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Christine, I can't believe a doctor gave you that diagnosis at such an early stage of your stroke recovery. He should have said it takes time, and you might get some movement back but not 100%. I'm glad you have an OT who is more positive. Also, there is a nuerologist on this board who has suffered a stroke which affected her arm and hand movement. I have not seen her on this board lately, but maybe someone can come up with her name. She will tell you to keep trying with your therapy and don't give up. There are other survivors who have recovered many years, and they also say "never give up". My spouse had his stroke 2/10 and has limited arm and no hand movement in left hand. No doctor has told him he would not recover from this deficit. I'm happy you are considering going back to work as this will help in your recovery also.

Best regards,

 

Julie

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Christine:

 

it does not matter what doctor say or others say about your left hand. whether you get your hand back or not you are still you & your worth as a human being does not depend whether you can use your left hand or not. I did the same mistake & spent valuble time crying & feel depressed. as long as you accomplish all needs to be done with 2 hands with 1 hand, life can be still good. yes you achieve things differently but who to say being different is bad thing. I guess thats part of acceptance journey, but sooner you accept your present the way it is better it will be for your own state of mind. I wasted first 2 years crying about my left hand but after realizing how it affected my loved ones, changed my attitude completely. now I know happiness is a choice. I am glad you are considering going back to your social work. I strongly believe out of adversity something good always comes out & your new friend sounds like that.BTW first few years are hardest when you are so used to doing things 2 handedly & you have to use 1 hand, its quite frustrating & annoying. I know I have cursed those boxes many times, but as time goes on, it will become easier & you will stop missing your hand. Just want t assure you there is still great life post stroke, & you have to give that chance to you. you are worth it & deserve that chance.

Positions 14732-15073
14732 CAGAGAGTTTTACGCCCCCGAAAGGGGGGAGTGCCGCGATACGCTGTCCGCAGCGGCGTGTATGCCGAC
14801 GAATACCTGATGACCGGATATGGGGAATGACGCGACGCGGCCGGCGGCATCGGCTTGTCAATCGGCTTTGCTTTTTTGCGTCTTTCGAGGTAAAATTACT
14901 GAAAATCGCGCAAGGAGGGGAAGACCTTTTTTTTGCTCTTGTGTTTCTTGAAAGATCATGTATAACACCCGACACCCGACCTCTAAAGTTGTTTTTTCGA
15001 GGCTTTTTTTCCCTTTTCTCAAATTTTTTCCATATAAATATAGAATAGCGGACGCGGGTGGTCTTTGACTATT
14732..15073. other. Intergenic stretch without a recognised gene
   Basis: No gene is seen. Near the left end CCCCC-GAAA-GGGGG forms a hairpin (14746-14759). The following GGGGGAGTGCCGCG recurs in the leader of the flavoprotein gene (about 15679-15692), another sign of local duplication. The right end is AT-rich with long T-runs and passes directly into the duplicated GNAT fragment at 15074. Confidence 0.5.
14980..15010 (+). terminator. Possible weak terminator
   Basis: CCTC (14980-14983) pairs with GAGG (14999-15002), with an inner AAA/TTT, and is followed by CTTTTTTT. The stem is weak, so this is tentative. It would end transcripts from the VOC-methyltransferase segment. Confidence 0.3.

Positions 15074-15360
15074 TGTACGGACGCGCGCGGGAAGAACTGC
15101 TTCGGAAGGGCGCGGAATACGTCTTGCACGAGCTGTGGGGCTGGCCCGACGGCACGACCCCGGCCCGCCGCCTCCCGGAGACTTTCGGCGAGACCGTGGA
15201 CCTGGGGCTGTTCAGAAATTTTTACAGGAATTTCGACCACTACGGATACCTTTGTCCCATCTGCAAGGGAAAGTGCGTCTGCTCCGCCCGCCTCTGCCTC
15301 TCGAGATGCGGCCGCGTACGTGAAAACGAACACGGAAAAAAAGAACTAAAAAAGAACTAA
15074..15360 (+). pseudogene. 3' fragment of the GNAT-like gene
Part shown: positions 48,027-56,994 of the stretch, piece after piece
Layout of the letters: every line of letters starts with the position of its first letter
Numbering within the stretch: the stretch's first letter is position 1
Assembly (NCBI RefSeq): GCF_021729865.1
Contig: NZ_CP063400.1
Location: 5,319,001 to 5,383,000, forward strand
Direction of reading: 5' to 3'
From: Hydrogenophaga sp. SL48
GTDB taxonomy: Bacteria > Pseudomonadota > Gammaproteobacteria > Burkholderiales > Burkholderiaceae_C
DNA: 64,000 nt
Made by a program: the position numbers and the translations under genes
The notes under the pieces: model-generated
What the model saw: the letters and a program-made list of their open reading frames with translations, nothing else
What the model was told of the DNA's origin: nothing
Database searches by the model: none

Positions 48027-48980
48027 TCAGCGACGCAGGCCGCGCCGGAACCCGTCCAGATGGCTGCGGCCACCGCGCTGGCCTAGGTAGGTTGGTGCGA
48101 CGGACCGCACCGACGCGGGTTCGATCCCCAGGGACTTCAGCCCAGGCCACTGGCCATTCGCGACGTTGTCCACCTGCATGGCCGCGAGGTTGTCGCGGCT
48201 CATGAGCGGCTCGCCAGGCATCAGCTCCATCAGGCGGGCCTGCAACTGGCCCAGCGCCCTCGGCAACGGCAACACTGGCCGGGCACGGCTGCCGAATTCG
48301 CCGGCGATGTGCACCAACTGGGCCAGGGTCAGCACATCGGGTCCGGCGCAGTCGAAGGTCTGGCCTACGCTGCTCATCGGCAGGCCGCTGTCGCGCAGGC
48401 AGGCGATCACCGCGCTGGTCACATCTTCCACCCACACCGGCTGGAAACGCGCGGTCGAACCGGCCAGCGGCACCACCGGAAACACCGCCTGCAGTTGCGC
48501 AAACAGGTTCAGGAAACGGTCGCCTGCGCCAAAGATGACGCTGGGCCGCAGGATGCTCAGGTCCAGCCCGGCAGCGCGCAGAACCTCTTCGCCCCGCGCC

Asha

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Christine: it is not a matter of accepting an outcome because life is dynamic. If you choose to accept defeat, that is another matter. Sure is easier than fighting, but again it is your choice. If someone told you you would never eat cake again, would you just give up, look and envy others eating cake and lament your outcome?

 

Once you get that Ipad up and running, you will thank your father. Does so much and thinking of re-entering the workforce, you will be glad he made that decision.

 

Being a social worker, I am sure you have considered an anti-depressant. You know professionally that spending three days under the bed covers is not healthy. You need to take a page out of your own professional handbook and find a way to start moving forward. Goal setting this early on in Stroke is difficult because your brain is not completely over its swelling and new pathways will develop now at the six month mark that will show yu new recovery if you continue to work at it. Just some thoughts. Debbie

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Christine - You are lucky to get the iPad, it has so many applications on it, you can also get all kinds of newspapers and periodicals free of charge through the app store. You should be elated. I am trying to save up enough money to get my husband who has aphasia the iPad because of the amazing speech programs that are available on there. We wish we were as lucky as you.

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Congratulations on your progress so far, Sam is a rightie who suffers from left side deficit. He was trying to build me an arbor this spring - about 45-60 days post stroke. He couldn't grasp a nail to hammer it in the wood, because it was so small. He found another way - hold the nail with a pair of pliers and it worked! So get out of bed - take a pill - and find out how to do everyday things with one hand! Clap-Hands.gif I am lucky - Sam bought me a kindle for my b'day and I love it. Once you get the app downloaded, you will have a ball. PS - Sam doesn't even unplug my computer if its stormy. LOL

 

Anyway - hang in there, keep looking for a new way, a new day and a new you will come out.

 

Kathy

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Your neurologist is just using the standard reply of spontaneous recovery in 6-12 months. He is definitely not up-to-date on stroke research. Recovery continues as long as you work at it. They do not follow patients long enough to know what recovery can occur.